And yet, when viewed in hindsight many of the early concepts are seriously flawed. They effectively hobbled all later work dependent on them.

Examples of these pivotal conceptual errors:

Defects in the ASCII code table. This was a great improvement at the time, but fails to implement several utterly essential concepts. The lack of these concepts in the character coding scheme underlying virtually all information processing since the 1960s, was unfortunate. Just one (of many) bad consequences has been the proliferation of 'patch-up' text coding schemes such as proprietry document formats (MS Word for eg), postscript, pdf, html (and its even more nutty academia-gone-mad variants like XML), UTF-8, unicode and so on.


This is a scan from the 'Recommended USA Standard Code for Information Interchange (USASCII) X3.4 - 1967'
The Hex A-F on rows 10-15, added here. Hexadecimal notation was not commonly in use in the 1960s.
Fig. ___ The original ASCII definition table.

ASCII's limitations were so severe that even the text (ie ASCII) program code source files used by programmers to develop literally everything else in computing science, had major shortcomings and inconveniences.

A few specific examples of ASCII's flaws:

    Missing concept of control vs data channel separation. And so we needed the "< >" syntax of html, etc.
    Inability to embed meta-data about the text in standard programatically accessible form.
    Absense of anything related to text adornments, ie italics, underline and bold. The most basic essentials of expressive text, completely ignored.
    Absense of any provision for creative typography. No awareness of fonts, type sizes, kerning, etc.
    Lack of logical 'new line', 'new paragraph' and 'new page' codes.
    Inadequate support of basic formatting elements such as tabular columns, text blocks, etc.
    Even the extremely fundamental and essential concept of 'tab columns' is impropperly implemented in ASCII, hence almost completely dysfunctional.
    No concept of general extensible-typed functional blocks within text, with the necessary opening and closing delimiters.
    Missing symmetry of quote characters. (A consequence of the absense of typed functional blocks.)
    No provision for code commenting. Hence the gaggle of comment delimiting styles in every coding language since. (Another consequence of the absense of typed functional blocks.)
    No awareness of programatic operations such as Inclusion, Variable substitution, Macros, Indirection, Introspection, Linking, Selection, etc.
    No facility for embedding of multi-byte character and binary code sequences.
    Missing an informational equivalent to the pure 'zero' symbol of number systems. A specific "There is no information here" symbol. (The NUL symbol has other meanings.) This lack has very profound implications.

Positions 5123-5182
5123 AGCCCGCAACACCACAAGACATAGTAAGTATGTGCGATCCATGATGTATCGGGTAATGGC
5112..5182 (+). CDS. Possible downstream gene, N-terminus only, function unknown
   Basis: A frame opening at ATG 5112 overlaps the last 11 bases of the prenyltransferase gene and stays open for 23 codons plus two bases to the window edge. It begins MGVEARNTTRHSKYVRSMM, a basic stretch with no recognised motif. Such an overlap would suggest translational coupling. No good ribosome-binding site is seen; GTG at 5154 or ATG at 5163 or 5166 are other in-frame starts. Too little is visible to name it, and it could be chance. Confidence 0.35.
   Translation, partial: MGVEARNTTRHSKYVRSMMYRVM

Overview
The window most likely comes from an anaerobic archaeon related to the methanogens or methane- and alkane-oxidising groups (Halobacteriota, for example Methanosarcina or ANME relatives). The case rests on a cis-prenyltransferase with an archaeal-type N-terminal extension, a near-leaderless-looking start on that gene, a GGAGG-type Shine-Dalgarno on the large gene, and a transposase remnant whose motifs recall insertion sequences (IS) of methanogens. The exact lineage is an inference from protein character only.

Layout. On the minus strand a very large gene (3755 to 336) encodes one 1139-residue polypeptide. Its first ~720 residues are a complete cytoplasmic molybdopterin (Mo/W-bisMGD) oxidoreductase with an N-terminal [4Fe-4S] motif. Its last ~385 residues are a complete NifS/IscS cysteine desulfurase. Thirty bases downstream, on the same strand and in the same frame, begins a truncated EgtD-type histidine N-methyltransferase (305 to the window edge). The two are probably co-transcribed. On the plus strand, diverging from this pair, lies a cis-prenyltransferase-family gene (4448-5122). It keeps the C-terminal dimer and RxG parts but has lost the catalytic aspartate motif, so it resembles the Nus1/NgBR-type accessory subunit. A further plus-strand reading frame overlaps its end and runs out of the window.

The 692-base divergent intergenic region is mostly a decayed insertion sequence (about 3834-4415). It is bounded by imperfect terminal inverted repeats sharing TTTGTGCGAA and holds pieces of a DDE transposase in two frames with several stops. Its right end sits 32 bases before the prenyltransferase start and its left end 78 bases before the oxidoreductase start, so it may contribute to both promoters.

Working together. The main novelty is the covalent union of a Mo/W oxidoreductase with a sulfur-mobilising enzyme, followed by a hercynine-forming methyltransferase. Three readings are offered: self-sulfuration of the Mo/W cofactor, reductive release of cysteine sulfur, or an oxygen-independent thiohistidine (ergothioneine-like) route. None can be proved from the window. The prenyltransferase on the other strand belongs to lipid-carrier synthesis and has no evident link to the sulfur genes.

No facility to embed multiple data object types within text streams.
    No facility to correlate coded text elements to associated visual typographical elements within digital images, AV files, and other representational constructs. This has crippled efforts to digitize the cultural heritage of humankind.
    Non-configurable geometry of text flow, when representing the text in 2D planes. (Or 3D space for that matter.)
    Many of the 32 'control codes' (characters 0x00 to 0x1F) were allocated to hardware-specific uses that have since become obsolete and fallen into disuse. Leaving those codes as a wasted resource.
    ASCII defined only a 7-bit (128 codes) space, rather than the full 8-bit (256 codes) space available with byte sized architectures. This left the 'upper' 128 code page open to multiple chaotic, conflicting usage interpretations. For example the IBM PC code page symbol sets (multiple languages and graphics symbols, in pre-Unicode days) and the UTF-8 character bit-size extensions.
    Inability to create files which encapsulate the entirety of the visual appearance of the physical object or text which the file represents, without dependence on any external information. Even plain ASCII text files depend on the external definition of the character glyphs that the character codes represent. This can be a problem if files are intended to serve as long term historical records, potentially for geological timescales. This problem became much worse with the advent of the vast Unicode glyph set, and typset formats such as PDF. The PDF 'archival' format (in which all referenced fonts must be defined in the file) is a step in the right direction — except that format standard is still proprietary and not available for free. 

Sorry to be a tease.

Soon I'd like to have a discussion about the functional evolution of
the various ASCII control codes, and how they are used (or disused) now. 
But am a bit too busy atm to give it adequate attention.